In a recent virtual discussion held for the Friends of the Earth-Grenada’s 30th anniversary, Food Security in Grenada and elsewhere was a major issue. As one of the panelists, Dr Guido Marcelle stated, the Caribbean imports an average of 83% of its available food.
Research has indicated that, if only 10% of this imported produce was replaced by locally grown goods, there would be an overall saving of at least US $33.3 million each year.
He continued by making an impassioned call for people to eat what they grow and grow what they eat in order to provide more nutritious food for their families and enhance indigenous biodiversity.
Senator Roderick JA St Clair, representing farmers and fishers in Grenada’s Senate, also reiterated the call for a return to kitchen gardens and also for more sustainable practices in the wider sphere of agriculture.
He also emphasised the importance of working in partnership across agencies to ensure that the most vulnerable are protected, a practise adopted by the Zero Hunger programme which works alongside local farmers to supply schools with fresh produce and the Food and Nutrition Council and several Ministries in supporting families on low incomes.
Senator St Clair also indicated that he will be working alongside the Grenada Association of Poultry Producers to grow this side of agricultural production, which will create more jobs locally and enhancing local economies.
However, these seem to be voices in the wilderness of food security in Grenada. Encouraging kitchen gardens is to be lauded but difficult to accomplish when people are going to be housed in multi-storey blocks with little or no accessible land for growing food.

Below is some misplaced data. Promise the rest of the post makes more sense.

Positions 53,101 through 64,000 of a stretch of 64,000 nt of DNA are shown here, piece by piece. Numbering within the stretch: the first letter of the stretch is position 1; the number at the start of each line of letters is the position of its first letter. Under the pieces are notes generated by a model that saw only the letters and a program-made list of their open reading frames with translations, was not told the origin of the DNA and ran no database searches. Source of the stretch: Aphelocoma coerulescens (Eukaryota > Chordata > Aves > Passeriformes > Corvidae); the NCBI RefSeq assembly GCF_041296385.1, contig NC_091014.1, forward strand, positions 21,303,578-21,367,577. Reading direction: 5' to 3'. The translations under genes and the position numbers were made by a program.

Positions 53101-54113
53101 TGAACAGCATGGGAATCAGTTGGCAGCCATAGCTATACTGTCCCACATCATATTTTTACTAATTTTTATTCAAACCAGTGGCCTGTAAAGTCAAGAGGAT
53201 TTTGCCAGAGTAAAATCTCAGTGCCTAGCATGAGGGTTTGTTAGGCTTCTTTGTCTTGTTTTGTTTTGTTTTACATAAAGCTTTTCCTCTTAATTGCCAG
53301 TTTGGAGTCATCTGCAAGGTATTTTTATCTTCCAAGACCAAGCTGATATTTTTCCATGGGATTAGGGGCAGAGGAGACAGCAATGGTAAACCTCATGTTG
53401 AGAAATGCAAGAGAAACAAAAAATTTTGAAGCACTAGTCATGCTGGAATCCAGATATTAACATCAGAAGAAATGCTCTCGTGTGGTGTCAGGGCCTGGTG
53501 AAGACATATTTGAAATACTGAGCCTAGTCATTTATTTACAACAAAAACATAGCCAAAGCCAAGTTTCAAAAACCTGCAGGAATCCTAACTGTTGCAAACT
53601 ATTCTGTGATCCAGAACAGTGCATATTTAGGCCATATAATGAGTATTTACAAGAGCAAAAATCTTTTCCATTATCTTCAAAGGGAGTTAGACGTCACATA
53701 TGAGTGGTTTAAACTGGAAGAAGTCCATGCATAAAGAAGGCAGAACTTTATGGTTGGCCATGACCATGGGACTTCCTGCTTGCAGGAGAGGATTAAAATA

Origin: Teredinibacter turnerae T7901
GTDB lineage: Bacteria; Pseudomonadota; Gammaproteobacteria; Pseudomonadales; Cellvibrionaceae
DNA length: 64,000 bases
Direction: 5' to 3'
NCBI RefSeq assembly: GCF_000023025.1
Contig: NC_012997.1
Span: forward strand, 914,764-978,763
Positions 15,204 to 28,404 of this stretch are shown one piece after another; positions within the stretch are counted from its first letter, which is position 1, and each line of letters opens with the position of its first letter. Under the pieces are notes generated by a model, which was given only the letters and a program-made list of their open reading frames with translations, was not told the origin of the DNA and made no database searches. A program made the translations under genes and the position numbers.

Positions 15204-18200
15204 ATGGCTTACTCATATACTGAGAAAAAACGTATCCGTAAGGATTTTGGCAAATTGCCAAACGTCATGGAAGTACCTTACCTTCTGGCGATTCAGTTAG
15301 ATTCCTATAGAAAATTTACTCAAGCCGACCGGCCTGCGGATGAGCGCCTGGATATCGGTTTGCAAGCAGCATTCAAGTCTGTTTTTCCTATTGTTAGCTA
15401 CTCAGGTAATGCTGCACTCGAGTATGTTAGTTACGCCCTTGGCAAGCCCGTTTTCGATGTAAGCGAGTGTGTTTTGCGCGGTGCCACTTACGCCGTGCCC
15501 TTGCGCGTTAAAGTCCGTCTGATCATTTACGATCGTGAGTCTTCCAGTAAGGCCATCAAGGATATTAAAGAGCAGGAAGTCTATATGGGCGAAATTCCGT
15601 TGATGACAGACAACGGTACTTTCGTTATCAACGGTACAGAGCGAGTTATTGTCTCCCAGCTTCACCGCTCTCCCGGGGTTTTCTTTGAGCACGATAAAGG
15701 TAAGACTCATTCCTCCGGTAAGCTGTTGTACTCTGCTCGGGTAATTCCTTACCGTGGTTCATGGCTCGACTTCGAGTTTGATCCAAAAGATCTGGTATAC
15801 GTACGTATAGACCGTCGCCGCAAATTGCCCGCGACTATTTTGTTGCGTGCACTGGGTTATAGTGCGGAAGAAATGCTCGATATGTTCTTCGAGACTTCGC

Where are the policies and the leadership for promoting sustainable agriculture in the islands?
Numerous workshops have been held to encourage farmers to take up sustainable methods of farming, some entitled ‘Climate Smart Agriculture” and others such as Permaculture, however, we are not hearing how these are faring and if they have made any difference to the quality of farming in general and their contribution to sustainable agriculture in particular.
Guyana’s President, Dr Irfaan Ali recently announced, at a meeting of the Community of Latin American and Caribbean States (CELAC), that Guyana is committed to providing strong leadership on the issue of food security.
He continued by saying that “we will continue to pursue the development of our resources and people through an expanded version of the Low Carbon Development Strategy”.
The LCDS is a strategy adopted by the Government to transform the economy to deliver greater economic and social development by following a low carbon development path. This begs the question – what is the strategy that Grenada is following if we even have one.
In 2018, Grenada hosted a conference on National Adaptation Plans, which focused on the need to have plans for climate change adaptation. Grenada was quoted as being ‘a regional leader in building climate resilience’ – the Guardian.
An educated assumption would be that within that plan would be a strategy focusing on ‘Food Security’ but to date Friends of the Earth -Grenada has not been made aware that such a strategy exists or is even in the planning stages.
Food Security means to have reliable access to a sufficient quantity of affordable, nutritious food. It also means that the people who produce our food are able to earn a decent living wage, growing, catching, producing, processing, transporting, retailing and serving food.
Can we honestly say that this is the state of play in Grenada?
Friends of the Earth –Grenada